The group made an EEV new business profit last year of £2.5bn, up 14% from 2011, with Asia contributing £1.3bn – an increase of 18% on 2011. Operating profit for the group was up 9% at £4.3bn, while Asia life insurance business operating profit was £1.9bn, up 11% on the previous year.
Indeed, Prudential’s Asian operations delivered strong numbers across the board. IFRS long-term operating profit increased by 30% to £920m, while net cash remittances increased by 66% to £341m – this made the Asia business unit, for the first time, the largest cash contributor within the group. Putting this into context just three years previously, in 2009, Asia’s net cash remittance was £40m – nearly nine times less.
Group chief executive Tidjane Thiam, who faced embarrassment in 2010 when shareholders rejected his very high profile and costly campaign to buy US insurer AIG’s Asian business unit AIA, was very keen to highlight the company’s success in Asia.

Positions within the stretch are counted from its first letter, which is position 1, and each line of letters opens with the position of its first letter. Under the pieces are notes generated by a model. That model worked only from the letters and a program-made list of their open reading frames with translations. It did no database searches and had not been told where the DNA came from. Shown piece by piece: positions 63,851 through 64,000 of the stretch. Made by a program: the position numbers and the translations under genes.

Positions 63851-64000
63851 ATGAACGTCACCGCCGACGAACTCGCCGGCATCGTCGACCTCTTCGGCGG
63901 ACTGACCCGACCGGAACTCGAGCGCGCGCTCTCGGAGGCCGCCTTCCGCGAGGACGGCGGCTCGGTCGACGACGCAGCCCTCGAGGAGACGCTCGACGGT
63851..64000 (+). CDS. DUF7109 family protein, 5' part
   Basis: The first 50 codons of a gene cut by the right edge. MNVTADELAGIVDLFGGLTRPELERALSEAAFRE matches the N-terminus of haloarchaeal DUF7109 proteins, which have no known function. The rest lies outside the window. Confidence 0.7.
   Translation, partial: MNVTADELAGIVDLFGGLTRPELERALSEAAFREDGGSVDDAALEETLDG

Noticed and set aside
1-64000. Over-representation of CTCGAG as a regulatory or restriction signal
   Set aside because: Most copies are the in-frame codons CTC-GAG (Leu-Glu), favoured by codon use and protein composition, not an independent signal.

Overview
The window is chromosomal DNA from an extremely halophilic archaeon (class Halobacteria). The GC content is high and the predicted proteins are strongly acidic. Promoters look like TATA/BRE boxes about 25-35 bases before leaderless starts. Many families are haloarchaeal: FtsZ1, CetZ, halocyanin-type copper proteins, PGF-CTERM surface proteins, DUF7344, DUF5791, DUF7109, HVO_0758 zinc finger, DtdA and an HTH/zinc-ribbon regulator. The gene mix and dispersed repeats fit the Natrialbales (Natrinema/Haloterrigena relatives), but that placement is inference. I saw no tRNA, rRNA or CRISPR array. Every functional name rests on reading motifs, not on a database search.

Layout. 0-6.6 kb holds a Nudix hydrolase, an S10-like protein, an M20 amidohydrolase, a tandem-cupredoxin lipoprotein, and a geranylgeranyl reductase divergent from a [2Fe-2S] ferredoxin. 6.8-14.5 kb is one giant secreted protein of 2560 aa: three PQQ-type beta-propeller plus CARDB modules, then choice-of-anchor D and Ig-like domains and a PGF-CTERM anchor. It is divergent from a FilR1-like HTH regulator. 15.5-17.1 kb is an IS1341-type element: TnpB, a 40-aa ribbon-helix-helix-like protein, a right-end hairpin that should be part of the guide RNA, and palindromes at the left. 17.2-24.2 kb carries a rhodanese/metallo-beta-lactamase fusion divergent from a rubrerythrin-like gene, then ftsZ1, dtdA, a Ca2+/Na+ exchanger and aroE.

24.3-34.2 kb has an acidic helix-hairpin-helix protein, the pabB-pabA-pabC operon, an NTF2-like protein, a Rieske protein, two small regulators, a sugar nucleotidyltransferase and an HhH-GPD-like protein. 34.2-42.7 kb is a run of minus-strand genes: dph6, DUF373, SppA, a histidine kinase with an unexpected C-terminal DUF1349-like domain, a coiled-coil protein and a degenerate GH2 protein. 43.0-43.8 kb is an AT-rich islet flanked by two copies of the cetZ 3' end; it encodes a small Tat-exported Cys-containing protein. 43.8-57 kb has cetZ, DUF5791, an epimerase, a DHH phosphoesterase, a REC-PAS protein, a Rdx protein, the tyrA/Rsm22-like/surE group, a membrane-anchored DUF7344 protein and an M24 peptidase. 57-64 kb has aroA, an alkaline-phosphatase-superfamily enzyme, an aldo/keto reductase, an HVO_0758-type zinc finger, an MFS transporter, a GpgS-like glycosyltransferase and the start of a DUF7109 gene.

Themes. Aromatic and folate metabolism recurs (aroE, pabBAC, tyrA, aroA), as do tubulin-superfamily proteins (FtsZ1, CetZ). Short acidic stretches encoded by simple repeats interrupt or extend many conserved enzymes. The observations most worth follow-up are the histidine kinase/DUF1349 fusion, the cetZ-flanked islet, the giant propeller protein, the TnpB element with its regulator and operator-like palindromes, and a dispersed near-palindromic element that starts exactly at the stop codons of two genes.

The AIA business was finally sold to ING Malaysia in December last year for $6.5bn.
Thiam said: “In 2012, we have exceeded two of our ‘Growth and Cash’ objectives for Asia. In 2012, I said we would more than double Asia’s 2009 IFRS operating profit from £465m to £930m by full year 2013. In fact we have delivered £988m in 2012. We have also exceeded Asia’s 2013 cash target of £300m.”
The company’s UK business also delivered decent results, with new business profit increasing 20% to £313m and IFRS long-term operating profit increasing 3% to £703m from £683m in 2011. However, it noted, as with many other life companies operating in the UK, that it expected sales to be negatively impacted by the Retail Distribution Review.